Poor performers who think they have been discriminated against when fired, demoted or otherwise disciplined can still win a lawsuit—if they can show that others outside their protected class were just as lousy but didn’t receive the same discipline.
Be ready to defend yourself with solid, carefully documented proof that shows you disciplined employees equally.
Recent case: Sammie Springs, who is black, worked for the Veterans Administration as a laundry plant manager. One of his major job responsibilities was to update the environmental services handbook and track his employees’ training. He submitted the handbook late and incomplete, and failed to turn all the tracking files. He was fired and he sued, alleging race discrimination.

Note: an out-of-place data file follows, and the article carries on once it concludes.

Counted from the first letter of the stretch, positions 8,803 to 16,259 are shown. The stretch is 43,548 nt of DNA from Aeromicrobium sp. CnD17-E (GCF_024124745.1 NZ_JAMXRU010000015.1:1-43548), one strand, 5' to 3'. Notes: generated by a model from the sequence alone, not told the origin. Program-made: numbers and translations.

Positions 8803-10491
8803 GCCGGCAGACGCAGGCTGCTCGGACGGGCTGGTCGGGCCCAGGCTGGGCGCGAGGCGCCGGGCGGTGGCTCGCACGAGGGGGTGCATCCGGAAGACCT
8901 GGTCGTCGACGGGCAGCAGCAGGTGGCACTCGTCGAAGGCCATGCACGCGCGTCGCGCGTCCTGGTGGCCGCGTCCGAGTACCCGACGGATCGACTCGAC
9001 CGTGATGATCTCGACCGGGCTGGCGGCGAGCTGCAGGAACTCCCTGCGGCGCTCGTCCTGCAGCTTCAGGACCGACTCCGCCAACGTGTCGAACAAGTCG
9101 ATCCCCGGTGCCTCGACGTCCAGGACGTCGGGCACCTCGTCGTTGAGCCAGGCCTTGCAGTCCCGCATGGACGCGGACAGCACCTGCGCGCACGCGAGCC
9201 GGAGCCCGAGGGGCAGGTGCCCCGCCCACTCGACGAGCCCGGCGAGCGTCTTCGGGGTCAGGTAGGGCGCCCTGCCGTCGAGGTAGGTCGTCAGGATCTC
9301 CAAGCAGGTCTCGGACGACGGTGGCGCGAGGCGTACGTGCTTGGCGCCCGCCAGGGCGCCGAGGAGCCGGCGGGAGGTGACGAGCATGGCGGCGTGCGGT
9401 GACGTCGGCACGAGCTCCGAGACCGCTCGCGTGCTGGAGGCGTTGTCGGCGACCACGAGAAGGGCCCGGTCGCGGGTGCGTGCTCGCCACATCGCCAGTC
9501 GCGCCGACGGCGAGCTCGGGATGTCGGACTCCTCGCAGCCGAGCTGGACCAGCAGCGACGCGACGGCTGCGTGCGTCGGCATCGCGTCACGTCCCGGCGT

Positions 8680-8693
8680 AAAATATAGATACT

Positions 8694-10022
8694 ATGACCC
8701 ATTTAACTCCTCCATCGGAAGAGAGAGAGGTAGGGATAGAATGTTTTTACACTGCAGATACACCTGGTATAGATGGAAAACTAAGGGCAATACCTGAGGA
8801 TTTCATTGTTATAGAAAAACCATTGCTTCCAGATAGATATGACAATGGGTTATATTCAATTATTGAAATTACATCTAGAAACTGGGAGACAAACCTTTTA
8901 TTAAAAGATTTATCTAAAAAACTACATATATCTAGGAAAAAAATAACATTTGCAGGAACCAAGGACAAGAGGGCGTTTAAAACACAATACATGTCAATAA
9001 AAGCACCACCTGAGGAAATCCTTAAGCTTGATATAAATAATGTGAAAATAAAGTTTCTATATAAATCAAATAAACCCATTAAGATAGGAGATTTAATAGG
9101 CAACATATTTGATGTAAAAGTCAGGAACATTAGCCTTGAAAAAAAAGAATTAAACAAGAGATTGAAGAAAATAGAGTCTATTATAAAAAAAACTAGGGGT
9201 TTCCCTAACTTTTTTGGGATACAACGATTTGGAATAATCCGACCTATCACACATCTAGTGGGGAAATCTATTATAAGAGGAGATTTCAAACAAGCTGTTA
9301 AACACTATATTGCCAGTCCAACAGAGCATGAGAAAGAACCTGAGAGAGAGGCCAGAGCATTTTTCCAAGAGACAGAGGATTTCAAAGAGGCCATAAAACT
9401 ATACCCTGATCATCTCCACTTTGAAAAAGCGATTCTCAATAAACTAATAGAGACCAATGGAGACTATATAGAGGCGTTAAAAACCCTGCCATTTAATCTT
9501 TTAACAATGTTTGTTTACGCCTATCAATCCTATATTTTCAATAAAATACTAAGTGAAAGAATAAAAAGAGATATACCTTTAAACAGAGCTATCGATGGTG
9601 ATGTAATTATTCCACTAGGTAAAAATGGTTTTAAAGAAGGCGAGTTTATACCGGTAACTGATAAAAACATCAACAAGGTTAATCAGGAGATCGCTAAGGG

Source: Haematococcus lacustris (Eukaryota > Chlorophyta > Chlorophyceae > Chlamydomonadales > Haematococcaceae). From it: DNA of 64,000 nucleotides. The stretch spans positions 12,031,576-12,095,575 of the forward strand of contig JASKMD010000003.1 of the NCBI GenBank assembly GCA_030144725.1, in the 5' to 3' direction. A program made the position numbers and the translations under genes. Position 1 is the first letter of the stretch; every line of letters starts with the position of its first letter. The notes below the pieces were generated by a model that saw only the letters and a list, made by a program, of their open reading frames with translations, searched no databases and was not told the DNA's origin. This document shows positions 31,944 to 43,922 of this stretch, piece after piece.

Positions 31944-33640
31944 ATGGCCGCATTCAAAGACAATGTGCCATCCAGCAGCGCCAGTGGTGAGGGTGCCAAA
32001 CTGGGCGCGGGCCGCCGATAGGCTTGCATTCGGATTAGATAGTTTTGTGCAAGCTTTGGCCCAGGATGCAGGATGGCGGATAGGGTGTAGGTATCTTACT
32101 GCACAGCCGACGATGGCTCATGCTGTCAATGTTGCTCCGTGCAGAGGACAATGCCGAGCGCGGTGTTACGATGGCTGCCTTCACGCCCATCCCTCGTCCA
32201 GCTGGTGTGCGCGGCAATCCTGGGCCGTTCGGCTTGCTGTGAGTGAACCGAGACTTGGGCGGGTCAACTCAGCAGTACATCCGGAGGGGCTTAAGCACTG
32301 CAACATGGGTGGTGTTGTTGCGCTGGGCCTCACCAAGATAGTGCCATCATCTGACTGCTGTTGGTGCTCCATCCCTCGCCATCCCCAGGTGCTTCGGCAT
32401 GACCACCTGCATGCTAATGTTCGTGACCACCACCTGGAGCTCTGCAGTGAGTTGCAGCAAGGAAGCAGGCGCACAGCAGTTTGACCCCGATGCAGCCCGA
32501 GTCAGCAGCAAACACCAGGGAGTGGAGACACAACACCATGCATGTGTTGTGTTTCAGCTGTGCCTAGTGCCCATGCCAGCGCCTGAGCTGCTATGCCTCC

But Springs couldn’t point to anyone else who performed so poorly without being fired. He lost. (Springs v. Nicholson, No. 5:06-CV-344, ED NC, 2008)
- To include in training: zero tolerance for religious name-calling
- Budget cuts forcing layoffs or reorganization? Take care to spell out justification
- Paper trail of minor infractions can backfire
- Worker who can't perform her job isn't entitled to intermittent leave
- Contacting the Georgia Department of Labor